The bone of contention seems to be the issue of data protection and privacy

IT Ministry seeks further details from NPCI on WhatsApp Pay
Atom Digital Payments Saturday, June 02, 2018 - 09:47

With WhatsApp Pay set to launch its payments service in India soon, the Government, through the nodal Ministry, The Ministry of Electronics and Information Technology, MeitY is not still convinced if WhatsApp and its owner Facebook have complied with the regulations in place for such digital payments.

The ministry has reportedly written a query to the body responsible for the oversight of digital payments, the National Payment Corporation of India (NPCI) asking it to clarify and confirm a few points.

According to the Economic Times report, the main bone of contention has to do with data protection and privacy. The MeitY may be concerned with the worldwide attention the Facebook-Cambridge Analytica has attracted and the government may not want to be put into any embarrassment later. This is particularly important since senior ministers in the current government have questioned the main opposition party on its links with Cambridge Analytica.

The other issue relates to storing the data on severs located within Indian soil. The ministry is also keen to know if WhatsApp will be sharing the data of people who do transactions n WhatsApp Pay with Facebook and if so which portions of the data would be shared.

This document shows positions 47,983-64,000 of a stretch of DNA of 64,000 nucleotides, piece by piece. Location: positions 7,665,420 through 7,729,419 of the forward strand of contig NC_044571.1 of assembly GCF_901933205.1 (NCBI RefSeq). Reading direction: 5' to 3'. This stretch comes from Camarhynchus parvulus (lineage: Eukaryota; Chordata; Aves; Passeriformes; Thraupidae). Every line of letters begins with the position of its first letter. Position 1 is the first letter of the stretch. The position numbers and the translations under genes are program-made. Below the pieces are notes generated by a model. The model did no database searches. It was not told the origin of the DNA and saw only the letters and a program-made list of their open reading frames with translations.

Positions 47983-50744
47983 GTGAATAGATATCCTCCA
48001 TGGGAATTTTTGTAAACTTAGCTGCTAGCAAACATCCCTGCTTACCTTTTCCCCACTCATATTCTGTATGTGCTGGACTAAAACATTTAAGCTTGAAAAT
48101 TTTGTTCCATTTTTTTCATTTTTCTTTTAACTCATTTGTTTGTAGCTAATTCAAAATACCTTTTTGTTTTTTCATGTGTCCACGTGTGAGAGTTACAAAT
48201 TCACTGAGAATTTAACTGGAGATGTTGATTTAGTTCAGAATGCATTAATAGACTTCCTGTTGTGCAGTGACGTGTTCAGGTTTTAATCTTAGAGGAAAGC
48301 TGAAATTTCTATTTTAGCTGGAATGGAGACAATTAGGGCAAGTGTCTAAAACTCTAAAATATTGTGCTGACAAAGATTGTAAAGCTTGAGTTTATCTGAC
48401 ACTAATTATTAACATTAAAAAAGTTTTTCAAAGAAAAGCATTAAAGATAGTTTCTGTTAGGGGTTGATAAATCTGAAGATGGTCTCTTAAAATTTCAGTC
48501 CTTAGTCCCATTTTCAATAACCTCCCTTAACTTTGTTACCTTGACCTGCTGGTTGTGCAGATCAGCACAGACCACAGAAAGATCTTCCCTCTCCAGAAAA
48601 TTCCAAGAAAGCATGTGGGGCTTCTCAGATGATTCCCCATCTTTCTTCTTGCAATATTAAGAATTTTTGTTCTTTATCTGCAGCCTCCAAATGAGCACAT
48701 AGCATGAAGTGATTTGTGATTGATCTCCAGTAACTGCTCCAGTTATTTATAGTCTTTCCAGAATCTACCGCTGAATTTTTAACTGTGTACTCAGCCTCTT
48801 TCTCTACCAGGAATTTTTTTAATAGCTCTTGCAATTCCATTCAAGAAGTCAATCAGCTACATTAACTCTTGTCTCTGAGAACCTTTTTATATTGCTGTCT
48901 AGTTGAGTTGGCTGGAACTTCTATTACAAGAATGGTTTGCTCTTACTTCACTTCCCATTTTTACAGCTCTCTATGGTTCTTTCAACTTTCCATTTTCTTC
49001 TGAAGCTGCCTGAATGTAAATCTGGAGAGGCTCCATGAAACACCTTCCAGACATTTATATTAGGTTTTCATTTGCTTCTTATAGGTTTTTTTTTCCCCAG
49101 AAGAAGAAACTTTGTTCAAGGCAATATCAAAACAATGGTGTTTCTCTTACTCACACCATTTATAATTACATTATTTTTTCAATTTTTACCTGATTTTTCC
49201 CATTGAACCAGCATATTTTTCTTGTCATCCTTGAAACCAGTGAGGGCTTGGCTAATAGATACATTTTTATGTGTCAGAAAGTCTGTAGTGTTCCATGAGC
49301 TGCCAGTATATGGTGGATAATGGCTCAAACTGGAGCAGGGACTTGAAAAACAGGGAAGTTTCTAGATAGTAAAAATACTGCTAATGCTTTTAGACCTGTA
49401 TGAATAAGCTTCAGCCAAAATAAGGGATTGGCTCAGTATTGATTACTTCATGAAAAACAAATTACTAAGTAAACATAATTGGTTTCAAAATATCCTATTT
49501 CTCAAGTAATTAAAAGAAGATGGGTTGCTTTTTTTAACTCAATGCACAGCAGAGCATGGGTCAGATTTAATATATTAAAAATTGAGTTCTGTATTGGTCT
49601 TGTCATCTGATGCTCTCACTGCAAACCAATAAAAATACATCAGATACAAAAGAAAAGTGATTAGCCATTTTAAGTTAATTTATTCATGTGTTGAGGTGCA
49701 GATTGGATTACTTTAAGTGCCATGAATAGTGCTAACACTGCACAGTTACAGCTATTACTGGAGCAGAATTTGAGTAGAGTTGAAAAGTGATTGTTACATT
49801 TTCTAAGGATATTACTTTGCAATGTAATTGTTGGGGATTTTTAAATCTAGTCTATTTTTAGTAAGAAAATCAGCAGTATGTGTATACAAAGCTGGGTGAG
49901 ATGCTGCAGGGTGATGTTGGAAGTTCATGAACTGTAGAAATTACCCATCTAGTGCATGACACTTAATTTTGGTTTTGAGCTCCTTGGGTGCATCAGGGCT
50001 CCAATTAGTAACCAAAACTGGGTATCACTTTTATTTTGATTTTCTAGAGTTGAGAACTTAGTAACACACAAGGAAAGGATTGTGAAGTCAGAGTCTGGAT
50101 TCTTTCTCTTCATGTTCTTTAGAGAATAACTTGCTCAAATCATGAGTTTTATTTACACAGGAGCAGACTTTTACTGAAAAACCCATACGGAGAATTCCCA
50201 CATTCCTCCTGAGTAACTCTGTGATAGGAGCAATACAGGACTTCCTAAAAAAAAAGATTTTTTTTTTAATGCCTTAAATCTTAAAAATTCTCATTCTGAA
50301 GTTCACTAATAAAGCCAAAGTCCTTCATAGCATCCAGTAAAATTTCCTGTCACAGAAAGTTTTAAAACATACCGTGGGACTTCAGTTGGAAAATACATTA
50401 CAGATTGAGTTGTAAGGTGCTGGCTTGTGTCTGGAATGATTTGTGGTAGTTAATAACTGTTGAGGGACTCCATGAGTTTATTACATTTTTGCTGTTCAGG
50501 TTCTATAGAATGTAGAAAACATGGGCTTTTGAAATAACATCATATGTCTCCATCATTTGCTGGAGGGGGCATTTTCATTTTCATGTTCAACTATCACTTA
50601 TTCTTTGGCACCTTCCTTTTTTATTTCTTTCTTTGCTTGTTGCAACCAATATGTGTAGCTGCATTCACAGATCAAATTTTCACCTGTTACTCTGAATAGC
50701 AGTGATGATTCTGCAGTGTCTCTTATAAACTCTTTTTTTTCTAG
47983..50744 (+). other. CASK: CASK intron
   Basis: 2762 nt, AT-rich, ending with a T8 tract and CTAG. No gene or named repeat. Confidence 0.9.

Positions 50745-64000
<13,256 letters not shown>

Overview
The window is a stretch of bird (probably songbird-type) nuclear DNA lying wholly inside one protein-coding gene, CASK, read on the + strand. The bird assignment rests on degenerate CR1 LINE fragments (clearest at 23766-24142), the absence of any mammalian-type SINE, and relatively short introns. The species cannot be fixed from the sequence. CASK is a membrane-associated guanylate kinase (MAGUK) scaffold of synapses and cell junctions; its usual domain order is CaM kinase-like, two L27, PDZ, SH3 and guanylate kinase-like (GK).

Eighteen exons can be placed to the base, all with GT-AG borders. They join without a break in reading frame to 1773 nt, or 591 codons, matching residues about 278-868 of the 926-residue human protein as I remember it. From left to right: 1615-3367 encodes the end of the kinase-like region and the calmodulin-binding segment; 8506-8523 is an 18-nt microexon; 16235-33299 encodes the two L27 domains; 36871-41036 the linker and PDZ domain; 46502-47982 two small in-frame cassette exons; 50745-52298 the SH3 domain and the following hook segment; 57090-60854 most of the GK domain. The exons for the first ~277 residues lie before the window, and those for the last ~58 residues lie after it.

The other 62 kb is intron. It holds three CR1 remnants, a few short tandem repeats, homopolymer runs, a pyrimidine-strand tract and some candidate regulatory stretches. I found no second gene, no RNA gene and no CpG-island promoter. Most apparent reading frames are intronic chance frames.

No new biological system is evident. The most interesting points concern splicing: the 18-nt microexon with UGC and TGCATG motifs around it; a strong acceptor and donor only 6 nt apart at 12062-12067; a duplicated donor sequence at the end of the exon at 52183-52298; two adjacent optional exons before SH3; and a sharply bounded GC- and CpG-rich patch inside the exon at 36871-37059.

Another doubt raised by the ministry relates to the 2-stage authentication process, which has been made mandatory by the Reserve Bank of India.

Incidentally, the MeitY had sent a similar clarification seeking letter to NPCI earlier on the same WhatsApp Pay issue, but the response it received was perhaps not to its full satisfaction. Plus, the new directive on data storage to be held within the country also got announced. It is in these contexts that the ministry wrote to NPCI.

On the subject of the 2-factor or 2-stage authentication, WhatsApp Pay has a model where any transaction has to be wetted by an authentication code, while for accessing the facility there is no such need. This is in contrast to what other apps like Google’s Tez have this system in compliance with the regulations.

WhatsApp’s argument is that the first stage identity verification takes place with the messaging app sitting on the user’s mobile device which they term device binding and that should be good enough. NPCI seems to be happy with this arrangement since it claims the government’s BHIM app and the Unified Payments Interface UPI, envisage 2 verifications, before the payment transfer is permitted; it is what you have, which is typically the device used and what you know, which is the PIN generated and they don’t see this is a big issue with WhatsApp Pay.

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